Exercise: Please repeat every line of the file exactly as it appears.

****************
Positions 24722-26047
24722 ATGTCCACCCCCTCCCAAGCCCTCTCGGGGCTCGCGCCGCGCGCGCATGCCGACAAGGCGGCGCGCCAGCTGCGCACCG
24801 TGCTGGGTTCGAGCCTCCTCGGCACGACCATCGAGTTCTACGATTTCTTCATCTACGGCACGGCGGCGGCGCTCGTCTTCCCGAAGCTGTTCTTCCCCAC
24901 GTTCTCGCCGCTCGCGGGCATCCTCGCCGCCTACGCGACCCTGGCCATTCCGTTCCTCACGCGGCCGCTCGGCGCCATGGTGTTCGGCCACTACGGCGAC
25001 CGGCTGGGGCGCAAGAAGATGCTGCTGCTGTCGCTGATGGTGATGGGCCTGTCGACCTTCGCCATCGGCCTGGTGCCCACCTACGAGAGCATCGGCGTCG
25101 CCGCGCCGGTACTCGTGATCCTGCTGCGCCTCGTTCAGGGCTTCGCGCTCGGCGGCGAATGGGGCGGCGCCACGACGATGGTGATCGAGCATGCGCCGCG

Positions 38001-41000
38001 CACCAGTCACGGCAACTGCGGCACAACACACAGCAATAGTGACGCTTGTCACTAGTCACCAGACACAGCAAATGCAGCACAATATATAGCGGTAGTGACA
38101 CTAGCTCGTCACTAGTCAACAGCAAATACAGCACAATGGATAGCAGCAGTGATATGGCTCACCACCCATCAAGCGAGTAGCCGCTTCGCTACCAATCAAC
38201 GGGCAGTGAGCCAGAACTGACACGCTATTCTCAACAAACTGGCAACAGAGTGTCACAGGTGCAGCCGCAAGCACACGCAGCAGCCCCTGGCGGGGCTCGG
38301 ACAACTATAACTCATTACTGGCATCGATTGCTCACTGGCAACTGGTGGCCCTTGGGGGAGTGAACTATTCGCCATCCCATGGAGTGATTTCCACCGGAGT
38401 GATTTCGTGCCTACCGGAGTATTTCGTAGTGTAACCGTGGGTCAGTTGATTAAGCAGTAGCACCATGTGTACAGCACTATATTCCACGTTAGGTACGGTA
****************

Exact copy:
Positions 24722-26047
24722 ATGTCCACCCCCTCCCAAGCCCTCTCGGGGCTCGCGCCGCGCGCGCATGCCGACAAGGCGGCGCGCCAGCTGCGCACCG
24801 TGCTGGGTTCGAGCCTCCTCGGCACGACCATCGAGTTCTACGATTTCTTCATCTACGGCACGGCGGCGGCGCTCGTCTTCCCGAAGCTGTTCTTCCCCAC
24901 GTTCTCGCCGCTCGCGGGCATCCTCGCCGCCTACGCGACCCTGGCCATTCCGTTCCTCACGCGGCCGCTCGGCGCCATGGTGTTCGGCCACTACGGCGAC
25001 CGGCTGGGGCGCAAGAAGATGCTGCTGCTGTCGCTGATGGTGATGGGCCTGTCGACCTTCGCCATCGGCCTGGTGCCCACCTACGAGAGCATCGGCGTCG
25101 CCGCGCCGGTACTCGTGATCCTGCTGCGCCTCGTTCAGGGCTTCGCGCTCGGCGGCGAATGGGGCGGCGCCACGACGATGGTGATCGAGCATGCGCCGCG

Positions 38001-41000
38001 CACCAGTCACGGCAACTGCGGCACAACACACAGCAATAGTGACGCTTGTCACTAGTCACCAGACACAGCAAATGCAGCACAATATATAGCGGTAGTGACA
38101 CTAGCTCGTCACTAGTCAACAGCAAATACAGCACAATGGATAGCAGCAGTGATATGGCTCACCACCCATCAAGCGAGTAGCCGCTTCGCTACCAATCAAC
38201 GGGCAGTGAGCCAGAACTGACACGCTATTCTCAACAAACTGGCAACAGAGTGTCACAGGTGCAGCCGCAAGCACACGCAGCAGCCCCTGGCGGGGCTCGG
38301 ACAACTATAACTCATTACTGGCATCGATTGCTCACTGGCAACTGGTGGCCCTTGGGGGAGTGAACTATTCGCCATCCCATGGAGTGATTTCCACCGGAGT
38401 GATTTCGTGCCTACCGGAGTATTTCGTAGTGTAACCGTGGGTCAGTTGATTAAGCAGTAGCACCATGTGTACAGCACTATATTCCACGTTAGGTACGGTA